Bond fund managers face an uphill battle, trying to add value in an era when persistently low yields are often eaten up by management fees. But actively managed bond funds may still provide value, particularly in corporate debt space where corrections in credit markets have created opportunity.
The problem with fees on conservative bonds funds, such as those that invest in low-risk government bonds, is that management fees typically erode any value the fund manager would add. Yields are conservative, between 3% and 5%, and a prudent money manager would likely only be able to add about 50 basis points of out-performance by actively managing the portfolio.
An investor looking to create a long-term bond position would likely find more efficiency in buying bonds directly, or looking at some of the bond ETFs available in the market.
If an investor is only getting a 3% to 5% yield on bonds, is it worth investing in that space anyway? Independent industry analyst Dan Hallett, president of Dan Hallett and Associates, notes that with yields on high-interest savings accounts hoveri ng around 3% annually, investors are able to capture most of the current yield offered on longer bonds without the interest rate risk.
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If an investor wants to attain a higher yield than can be found in core bond funds, Hallett says it’s worth paying for the active management of a good bond manager.
“[Bond fund managers] can add value to the fees an investor is paying. When you’re into high yield, you’re really into a quasi-equity product. You’re investing in a universe where the [bid-ask] spreads are a lot higher. Most retail investors get their heads handed to them if they try to buy high-yield bonds directly anyway,” Hallett says. “You need that safety in numbers and diversification. Tough to do that on your own and you also have to put up higher amounts of money to buy those types of issues. It’s pretty rare to be able to buy a high-yield bond for $10,000.”
Even outside of the high-yield space, a bond fund manager can manage the downside risk of the credit markets, says Scott Lamont, head of fixed income for Vancouver-based Phillips Hager & North.
“It’s all about managing risk. A bond fund manager is trying to achieve the highest possible returns with as-low-as-possible volatility. They need to strike a good balance between the two,” he says. “Certainly a good active manager can reduce risk at the appropriate times. I think a good example of this was early last year when credit spreads were extremely narrow. At that point in time we were underweight corporate risk, which is relatively unusual for us. If you owned an index fund or an ETF you don’t have that latitude.”
The subsequent contraction in the credit markets has hammered a lot of high-quality debt issuances, which means bond fund managers are seeing opportunity to increase yield at prices that are at decade-lows, Lamont says, pointing to Canadian banks as an example.
“You’re currently able to buy five-year bonds of senior ranking Canadian banks in the range of 150 to 180 basis points above a similar trade-order of Canadian government bonds,” he says. “It’s an environment we haven’t seen in many decades. It does provide a certain return advantage to holding high-quality corporate bonds.”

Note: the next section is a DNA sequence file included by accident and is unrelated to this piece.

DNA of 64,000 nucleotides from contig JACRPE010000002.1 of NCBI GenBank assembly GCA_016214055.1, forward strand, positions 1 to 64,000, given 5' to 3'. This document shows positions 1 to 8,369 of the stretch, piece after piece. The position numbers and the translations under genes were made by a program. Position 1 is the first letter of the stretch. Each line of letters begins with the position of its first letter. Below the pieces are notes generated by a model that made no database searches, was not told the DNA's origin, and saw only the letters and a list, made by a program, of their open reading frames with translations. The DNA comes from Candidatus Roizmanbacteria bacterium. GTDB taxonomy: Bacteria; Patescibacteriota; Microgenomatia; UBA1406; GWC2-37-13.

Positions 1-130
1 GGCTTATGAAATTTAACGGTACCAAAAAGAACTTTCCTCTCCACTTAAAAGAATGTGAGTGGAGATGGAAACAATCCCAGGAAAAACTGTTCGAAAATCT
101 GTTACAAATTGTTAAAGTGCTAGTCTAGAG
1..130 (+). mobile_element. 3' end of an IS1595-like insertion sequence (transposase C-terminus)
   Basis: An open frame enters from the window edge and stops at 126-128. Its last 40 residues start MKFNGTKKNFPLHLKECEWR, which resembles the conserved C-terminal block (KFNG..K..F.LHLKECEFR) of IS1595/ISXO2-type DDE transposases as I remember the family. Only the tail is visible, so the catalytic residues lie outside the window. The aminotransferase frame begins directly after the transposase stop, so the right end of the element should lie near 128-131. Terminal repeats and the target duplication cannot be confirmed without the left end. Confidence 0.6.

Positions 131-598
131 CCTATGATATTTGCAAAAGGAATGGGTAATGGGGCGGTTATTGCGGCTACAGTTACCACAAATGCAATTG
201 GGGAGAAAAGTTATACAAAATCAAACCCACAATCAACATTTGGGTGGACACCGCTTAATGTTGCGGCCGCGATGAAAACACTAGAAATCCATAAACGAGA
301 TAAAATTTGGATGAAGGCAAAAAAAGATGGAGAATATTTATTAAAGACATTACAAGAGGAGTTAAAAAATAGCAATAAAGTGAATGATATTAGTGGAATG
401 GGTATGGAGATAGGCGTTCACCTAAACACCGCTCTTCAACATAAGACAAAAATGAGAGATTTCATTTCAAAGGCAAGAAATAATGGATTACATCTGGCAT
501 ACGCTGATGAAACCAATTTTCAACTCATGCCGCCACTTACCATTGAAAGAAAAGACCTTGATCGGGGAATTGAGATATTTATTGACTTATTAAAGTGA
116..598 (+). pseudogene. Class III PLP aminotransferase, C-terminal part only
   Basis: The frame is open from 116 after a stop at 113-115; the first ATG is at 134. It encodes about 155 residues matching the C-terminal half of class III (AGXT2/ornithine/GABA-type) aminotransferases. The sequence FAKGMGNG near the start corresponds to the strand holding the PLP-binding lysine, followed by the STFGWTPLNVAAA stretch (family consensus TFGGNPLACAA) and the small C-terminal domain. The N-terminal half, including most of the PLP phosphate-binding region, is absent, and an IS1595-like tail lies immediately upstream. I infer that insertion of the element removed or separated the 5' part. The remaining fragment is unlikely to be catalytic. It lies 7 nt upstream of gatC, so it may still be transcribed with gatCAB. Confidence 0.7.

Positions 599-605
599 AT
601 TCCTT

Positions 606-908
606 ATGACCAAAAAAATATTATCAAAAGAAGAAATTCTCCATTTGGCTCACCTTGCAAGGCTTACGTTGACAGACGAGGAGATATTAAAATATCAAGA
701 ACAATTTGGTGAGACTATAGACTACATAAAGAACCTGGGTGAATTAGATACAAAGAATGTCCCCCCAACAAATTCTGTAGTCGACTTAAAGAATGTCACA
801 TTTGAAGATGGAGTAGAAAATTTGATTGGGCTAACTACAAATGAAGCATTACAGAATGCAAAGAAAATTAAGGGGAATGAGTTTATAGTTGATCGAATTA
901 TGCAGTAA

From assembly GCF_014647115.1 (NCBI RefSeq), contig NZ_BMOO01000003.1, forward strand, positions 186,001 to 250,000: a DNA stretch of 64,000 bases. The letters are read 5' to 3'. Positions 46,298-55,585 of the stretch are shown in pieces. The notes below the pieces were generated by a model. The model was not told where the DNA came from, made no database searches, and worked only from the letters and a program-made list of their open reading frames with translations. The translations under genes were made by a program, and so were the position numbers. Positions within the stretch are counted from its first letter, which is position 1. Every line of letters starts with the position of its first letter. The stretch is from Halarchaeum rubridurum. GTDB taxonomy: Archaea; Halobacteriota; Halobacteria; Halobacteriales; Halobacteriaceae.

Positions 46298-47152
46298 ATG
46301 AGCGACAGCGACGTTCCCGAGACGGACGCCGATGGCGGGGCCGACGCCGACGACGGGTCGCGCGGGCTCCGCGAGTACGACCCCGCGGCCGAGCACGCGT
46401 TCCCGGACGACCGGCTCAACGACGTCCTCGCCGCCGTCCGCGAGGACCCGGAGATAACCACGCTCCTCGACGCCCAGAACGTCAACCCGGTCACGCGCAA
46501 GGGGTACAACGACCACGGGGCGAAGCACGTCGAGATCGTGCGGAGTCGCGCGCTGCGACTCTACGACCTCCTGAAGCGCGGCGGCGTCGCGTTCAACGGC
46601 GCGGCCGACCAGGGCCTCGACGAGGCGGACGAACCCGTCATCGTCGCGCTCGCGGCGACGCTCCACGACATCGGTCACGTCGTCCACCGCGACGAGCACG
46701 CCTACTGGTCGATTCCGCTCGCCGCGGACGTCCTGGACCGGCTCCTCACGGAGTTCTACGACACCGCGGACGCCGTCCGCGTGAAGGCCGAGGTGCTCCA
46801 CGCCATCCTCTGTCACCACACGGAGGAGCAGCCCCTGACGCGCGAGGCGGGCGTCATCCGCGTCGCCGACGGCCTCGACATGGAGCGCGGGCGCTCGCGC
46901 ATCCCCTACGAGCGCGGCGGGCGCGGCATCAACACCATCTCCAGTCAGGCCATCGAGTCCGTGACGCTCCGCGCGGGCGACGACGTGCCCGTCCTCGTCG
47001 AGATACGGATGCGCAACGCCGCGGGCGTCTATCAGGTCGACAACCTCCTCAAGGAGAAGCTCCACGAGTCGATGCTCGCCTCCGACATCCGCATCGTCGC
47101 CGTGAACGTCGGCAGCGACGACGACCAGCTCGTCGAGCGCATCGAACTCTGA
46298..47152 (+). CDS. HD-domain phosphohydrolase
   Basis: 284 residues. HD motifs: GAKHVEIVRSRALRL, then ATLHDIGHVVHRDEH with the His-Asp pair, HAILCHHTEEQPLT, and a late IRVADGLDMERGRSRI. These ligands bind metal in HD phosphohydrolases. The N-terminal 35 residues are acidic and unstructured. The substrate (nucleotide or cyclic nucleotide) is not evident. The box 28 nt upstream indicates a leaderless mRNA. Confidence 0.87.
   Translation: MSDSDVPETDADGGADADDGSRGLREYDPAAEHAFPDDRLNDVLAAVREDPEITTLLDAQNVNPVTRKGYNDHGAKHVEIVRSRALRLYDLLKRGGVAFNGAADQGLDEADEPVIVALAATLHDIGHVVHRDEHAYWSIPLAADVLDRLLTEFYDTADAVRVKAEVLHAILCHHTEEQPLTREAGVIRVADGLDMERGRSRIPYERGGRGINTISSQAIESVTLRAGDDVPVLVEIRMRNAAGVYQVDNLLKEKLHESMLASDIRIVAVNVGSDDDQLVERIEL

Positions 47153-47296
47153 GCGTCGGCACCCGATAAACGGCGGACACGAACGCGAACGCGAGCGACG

Lamont notes bond funds also have the advantage right now of having the scale to hold illiquid forms of high-quality debt, which pay a higher yield.
“Canada housing trust bonds are yielding in the range of 40 to 50 basis points over similar term Government of Canada bonds,” Lamont says. “That’s one of the advantages of going the pooled fund route: you’re paid a substantial premium to own securities that have less liquidity. If you own the bonds individually and have a need for cash, you have no one who will give you that money in the marketplace. We would not have to sell those securities to fund normal course redemptions.”
As you move more into the high-yield space, Lamont stresses the risk management of the manager becomes even more important. For example, his firm tries to take a crossover approach on high-yield debt by focusing on higher-rated corporate securities.
“Our high-yield fund is a little bit different from a lot of the high yields out there. We have our high-yield fund in place for more than 10 years, and over those 10 years it’s had more emphasis on BB and BBB securities, which are investment grade securities,” he says. “The typical high-yield bond fund will focus on the single B area of the marketplace.”
Lamont says PH&N will tend to take this more defensive position in a low-rate environment in corporate debt.
“We have moved very substantially to a high-grade portfolio when we thought rates were unattractive,” he says. “Right now, the reverse is true; we think the credit markets are going to continue to evolve, where high-yield credits will get cheaper over the next few months; when they are attractive, our tendency will be to move down the credit spectrum.”
All of this active management will be for naught if investors pay too much for it, Lamont stresses. He says keeping fees under control is a crucial aspect of efficient fixed-income investing.
“I want to reinforce, all of these comments are relevant only if you’ve got a fund with low fees, because that’s particularly important in a low interest rate environment,” he says. “What you need to look at are returns after fees, and compare that to what you’re going to get with an ETF or index fund fees. Remember, with an ETF, you’re also going to have brokerage fees and advisor fees. The comparison must always be made on an apples-to-apples basis — which is after-fee returns. You’ll find the low-fee active managers do very well under that comparison.”
Filed by Mark Noble, Advisor.ca, email@example.com